|Publication Type||Journal Article|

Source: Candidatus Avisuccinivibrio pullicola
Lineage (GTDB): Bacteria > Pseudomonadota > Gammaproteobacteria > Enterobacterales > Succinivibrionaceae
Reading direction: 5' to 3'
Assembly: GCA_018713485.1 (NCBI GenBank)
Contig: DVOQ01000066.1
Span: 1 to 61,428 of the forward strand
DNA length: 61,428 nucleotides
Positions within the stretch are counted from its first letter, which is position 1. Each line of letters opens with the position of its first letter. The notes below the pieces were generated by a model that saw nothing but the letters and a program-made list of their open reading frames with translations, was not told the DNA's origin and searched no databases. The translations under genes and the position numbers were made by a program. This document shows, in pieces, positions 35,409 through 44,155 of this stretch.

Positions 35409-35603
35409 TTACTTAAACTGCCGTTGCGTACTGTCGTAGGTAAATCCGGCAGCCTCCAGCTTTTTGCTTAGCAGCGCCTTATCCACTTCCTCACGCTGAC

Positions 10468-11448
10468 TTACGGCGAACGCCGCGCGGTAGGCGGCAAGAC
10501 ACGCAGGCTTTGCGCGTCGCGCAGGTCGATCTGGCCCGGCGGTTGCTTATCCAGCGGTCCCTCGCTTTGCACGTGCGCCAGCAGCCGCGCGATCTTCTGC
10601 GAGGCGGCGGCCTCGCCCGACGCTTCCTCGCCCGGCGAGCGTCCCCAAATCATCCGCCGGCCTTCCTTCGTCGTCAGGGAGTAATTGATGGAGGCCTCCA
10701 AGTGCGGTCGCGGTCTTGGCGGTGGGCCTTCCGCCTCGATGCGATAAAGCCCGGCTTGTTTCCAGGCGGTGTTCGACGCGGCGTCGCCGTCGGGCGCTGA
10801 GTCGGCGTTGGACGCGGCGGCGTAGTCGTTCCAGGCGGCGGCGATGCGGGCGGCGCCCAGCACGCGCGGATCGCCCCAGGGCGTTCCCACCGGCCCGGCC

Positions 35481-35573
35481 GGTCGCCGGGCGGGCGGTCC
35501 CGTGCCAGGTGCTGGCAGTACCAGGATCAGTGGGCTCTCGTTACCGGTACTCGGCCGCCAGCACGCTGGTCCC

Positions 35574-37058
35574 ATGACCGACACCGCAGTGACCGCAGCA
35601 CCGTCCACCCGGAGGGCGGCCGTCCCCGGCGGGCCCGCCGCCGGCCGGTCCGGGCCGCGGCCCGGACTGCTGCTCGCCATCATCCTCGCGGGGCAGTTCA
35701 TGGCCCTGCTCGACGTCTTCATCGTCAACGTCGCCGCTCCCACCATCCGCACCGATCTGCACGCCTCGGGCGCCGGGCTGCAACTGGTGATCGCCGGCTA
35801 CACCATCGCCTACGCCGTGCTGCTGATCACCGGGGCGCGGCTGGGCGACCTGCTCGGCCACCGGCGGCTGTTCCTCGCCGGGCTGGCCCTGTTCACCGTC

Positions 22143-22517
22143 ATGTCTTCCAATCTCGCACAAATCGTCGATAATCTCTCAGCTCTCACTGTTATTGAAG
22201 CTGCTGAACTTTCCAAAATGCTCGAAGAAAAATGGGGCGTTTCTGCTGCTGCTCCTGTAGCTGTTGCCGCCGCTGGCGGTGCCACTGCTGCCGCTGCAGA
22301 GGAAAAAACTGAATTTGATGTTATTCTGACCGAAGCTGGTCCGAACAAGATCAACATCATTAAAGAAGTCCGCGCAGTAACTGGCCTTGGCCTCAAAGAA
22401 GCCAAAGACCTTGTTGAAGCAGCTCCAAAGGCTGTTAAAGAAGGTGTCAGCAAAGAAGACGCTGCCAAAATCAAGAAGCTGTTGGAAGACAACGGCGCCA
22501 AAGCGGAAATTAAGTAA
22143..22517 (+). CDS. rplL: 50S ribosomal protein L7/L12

The central and paradigmatic cases of knowledge discussed in philosophy involve the possession of truth. Is there in addition a distinct type of practical knowledge, which does not aim at the truth? This question is often approached through asking whether states attributed by “know-how” locutions are distinct from states attributed by “know-that”. This paper argues that the question of practical knowledge can be raised not only about some cases of “know-how” attributions, but also about some cases of so-called “know-wh” attributions; and that certain features of this practical knowledge-wh put pressure on the standard analysis of know-wh.